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18 Student Science Experiments Lost In Rocket Explosion
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18 Student Science Experiments Lost In Rocket Explosion

Space

18 Student Science Experiments Lost In Rocket Explosion

18 Student Science Experiments Lost In Rocket Explosion
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Melissa Block speaks with high school freshman Natalie Moyer about her experiment that was lost on the Antares rocket when it exploded on Tuesday.

MELISSA BLOCK, HOST:

As we mentioned, last night's explosion didn't just destroy a rocket and thousands of pounds of cargo. Also destroyed were 18 science experiments created by students. And one of those students joins us now. She is Natalie Moyer, a ninth grader at Hackett Catholic High School in Kalamazoo, Michigan. Natalie, welcome.

NATALIE MOYER: Hello.

BLOCK: And you were on one of the student teams that won a competition to get your experiment up in space. What was the experiment?

NATALIE: Our experiment was microgravity's effects on Dry Lake fairy shrimp.

BLOCK: Dry Lake fairy shrimp - what's a Dry Lake fairy shrimp?

NATALIE: It's just like a really, really small shrimp.

BLOCK: And what was the idea behind the experiment? What did you want to see?

NATALIE: We wanted to study the muscle mass and development if we hatched a freeze-dried egg up in space.

BLOCK: And what made you curious about that?

NATALIE: We just, kind of, thought that that would be a really good medium to use to represent the astronaut really well.

BLOCK: So the idea would be maybe you could apply whatever you learned about shrimp to muscle mass loss of people in space. Is that the theory?

NATALIE: Yes.

BLOCK: What did you think you would find out?

NATALIE: We hypothesized that if we sent one up and hatched one up in space, then it would come back with a lot less muscle, or hardly any muscle, than the ones hatched on earth.

BLOCK: Natalie, I gather you were watching the launch yesterday on television - saw the rocket explode. Tell me about what that was like for you guys.

NATALIE: Well, we were all, like, really ready to watch it. We all had our arms around each other, being really excited to watch it, and then all of a sudden it started smoking, like, at the bottom, which was supposed to happen. And then all of a sudden, it went up and then there was, like, a flare of light and then all of a sudden, it just sort of came down and exploded - kind of like a big ball of fire.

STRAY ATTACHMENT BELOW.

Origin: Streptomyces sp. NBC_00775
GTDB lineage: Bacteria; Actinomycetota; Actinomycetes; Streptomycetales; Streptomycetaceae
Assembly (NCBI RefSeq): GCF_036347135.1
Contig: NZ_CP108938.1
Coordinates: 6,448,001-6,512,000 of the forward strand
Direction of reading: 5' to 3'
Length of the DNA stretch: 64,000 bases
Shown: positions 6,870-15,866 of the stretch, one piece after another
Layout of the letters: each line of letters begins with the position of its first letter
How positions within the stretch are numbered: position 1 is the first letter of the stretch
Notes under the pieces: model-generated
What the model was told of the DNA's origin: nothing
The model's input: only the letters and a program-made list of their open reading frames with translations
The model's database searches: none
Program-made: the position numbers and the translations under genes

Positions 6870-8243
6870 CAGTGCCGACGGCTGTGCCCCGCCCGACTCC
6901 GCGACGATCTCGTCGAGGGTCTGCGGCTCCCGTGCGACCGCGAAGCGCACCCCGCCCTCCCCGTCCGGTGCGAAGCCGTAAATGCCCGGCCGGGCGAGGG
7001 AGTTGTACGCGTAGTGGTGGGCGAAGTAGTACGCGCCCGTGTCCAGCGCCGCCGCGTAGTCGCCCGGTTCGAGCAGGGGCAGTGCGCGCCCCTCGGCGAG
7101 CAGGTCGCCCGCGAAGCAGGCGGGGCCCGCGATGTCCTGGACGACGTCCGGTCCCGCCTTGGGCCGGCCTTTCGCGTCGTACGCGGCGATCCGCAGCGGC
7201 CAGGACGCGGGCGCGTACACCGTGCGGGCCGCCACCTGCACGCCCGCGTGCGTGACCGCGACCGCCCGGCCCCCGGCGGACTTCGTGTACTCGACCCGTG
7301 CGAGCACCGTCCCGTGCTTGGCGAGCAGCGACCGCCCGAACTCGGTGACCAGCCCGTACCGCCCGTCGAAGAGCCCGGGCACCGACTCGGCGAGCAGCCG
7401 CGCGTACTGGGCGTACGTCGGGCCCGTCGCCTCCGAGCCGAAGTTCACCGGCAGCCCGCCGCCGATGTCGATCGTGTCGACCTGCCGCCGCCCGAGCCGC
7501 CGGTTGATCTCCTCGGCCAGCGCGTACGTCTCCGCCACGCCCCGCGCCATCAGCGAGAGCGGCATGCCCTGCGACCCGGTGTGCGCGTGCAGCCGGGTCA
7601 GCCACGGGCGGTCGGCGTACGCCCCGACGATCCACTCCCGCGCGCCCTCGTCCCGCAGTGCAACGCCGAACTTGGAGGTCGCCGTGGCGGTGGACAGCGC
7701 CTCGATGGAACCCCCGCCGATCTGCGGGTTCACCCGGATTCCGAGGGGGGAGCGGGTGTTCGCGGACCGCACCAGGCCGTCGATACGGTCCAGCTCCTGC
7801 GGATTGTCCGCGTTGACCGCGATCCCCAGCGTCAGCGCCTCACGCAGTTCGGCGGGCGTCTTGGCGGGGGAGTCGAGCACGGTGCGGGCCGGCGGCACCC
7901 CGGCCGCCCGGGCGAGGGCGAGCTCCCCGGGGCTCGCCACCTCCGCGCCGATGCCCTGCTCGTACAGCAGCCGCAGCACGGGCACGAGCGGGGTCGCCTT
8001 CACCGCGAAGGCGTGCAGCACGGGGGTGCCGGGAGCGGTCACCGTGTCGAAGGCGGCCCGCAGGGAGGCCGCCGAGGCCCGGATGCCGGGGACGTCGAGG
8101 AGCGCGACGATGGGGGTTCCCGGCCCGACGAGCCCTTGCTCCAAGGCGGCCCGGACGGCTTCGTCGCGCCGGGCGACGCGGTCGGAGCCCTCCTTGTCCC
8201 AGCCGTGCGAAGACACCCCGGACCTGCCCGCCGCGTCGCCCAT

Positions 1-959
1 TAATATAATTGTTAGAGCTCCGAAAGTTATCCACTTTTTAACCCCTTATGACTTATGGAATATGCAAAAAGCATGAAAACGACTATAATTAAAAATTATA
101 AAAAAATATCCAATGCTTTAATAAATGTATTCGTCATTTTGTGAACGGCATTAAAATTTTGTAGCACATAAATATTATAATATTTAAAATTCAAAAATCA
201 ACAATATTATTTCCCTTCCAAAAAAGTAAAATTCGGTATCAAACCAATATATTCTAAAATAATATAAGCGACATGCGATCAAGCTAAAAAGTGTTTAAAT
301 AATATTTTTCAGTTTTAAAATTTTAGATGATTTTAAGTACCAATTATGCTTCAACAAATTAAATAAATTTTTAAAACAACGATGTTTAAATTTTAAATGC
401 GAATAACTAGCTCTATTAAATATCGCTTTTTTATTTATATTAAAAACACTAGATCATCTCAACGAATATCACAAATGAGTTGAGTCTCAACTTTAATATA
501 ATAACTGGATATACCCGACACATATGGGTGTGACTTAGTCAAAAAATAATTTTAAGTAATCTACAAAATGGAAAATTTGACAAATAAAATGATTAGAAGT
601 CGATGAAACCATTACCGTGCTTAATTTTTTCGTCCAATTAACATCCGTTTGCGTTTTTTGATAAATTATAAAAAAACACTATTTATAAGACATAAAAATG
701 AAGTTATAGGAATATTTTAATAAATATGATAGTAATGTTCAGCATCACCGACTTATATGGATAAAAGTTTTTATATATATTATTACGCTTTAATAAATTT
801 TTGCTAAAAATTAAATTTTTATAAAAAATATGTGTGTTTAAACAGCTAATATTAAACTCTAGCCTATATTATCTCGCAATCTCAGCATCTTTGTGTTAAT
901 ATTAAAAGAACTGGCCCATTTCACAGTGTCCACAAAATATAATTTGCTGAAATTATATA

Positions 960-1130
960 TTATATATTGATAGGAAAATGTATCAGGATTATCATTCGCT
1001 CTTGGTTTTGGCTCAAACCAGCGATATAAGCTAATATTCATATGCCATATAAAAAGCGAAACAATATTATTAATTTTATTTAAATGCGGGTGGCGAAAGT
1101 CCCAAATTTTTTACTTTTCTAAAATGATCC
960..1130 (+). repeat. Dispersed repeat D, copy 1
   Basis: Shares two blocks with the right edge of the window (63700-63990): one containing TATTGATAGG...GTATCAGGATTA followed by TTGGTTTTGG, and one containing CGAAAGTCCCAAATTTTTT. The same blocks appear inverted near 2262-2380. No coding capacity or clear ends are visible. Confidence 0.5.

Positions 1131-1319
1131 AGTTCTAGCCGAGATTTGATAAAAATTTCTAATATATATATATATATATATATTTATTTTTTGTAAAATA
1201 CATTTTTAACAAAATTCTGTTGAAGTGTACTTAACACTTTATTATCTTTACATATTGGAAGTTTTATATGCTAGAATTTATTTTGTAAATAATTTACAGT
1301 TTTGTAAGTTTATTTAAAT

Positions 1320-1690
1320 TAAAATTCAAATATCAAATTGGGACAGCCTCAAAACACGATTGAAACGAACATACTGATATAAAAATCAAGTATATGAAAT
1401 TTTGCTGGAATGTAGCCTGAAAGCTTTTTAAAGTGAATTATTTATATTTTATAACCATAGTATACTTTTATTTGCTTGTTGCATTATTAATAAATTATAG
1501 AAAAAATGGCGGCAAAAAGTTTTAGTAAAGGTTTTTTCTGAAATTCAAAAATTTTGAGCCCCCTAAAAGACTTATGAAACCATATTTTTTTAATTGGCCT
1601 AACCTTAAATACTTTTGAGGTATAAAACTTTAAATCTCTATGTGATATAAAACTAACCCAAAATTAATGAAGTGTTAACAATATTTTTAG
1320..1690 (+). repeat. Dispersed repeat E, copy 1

BLOCK: Yeah, and were you thinking oh, no, that's our experiment on there?

NATALIE: Yeah, we were a little bit, like, disappointed, but then we realized it's going to go back up on another mission so - and no one was hurt. So it wasn't really a big tragedy or anything.

BLOCK: Natalie, are you kind of a space nut? Have you thought about space travel and what's out there?

NATALIE: I didn't really before this. I had always wanted to kind of, like, go into, like, the medical field. But then, ever since Mr. Henna(ph) started, like, looking into it more, I've been a lot more interested in kind of, like, doing more science-y stuff, like stuff with NASA and stuff like that.

BLOCK: Yeah, and does this rocket explosion change anything for you, about how you feel about that?

NATALIE: I guess it just kind of gives me more of an understanding of it because it really helps me see that not everything is going to go as planned in science. Like, there's a lot of, like, trial and error stuff and we're just never sure what's really going to happen.

BLOCK: Well, Natalie, best of luck with the next time you try to get this experiment launched into space and thanks for talking with us.

NATALIE: Yeah, thank you.

BLOCK: That's Natalie Moyer. She's a freshman at Hackett Catholic High School in Kalamazoo, Michigan. And her experiment was one of 18 student experiments destroyed in the rocket explosion yesterday.

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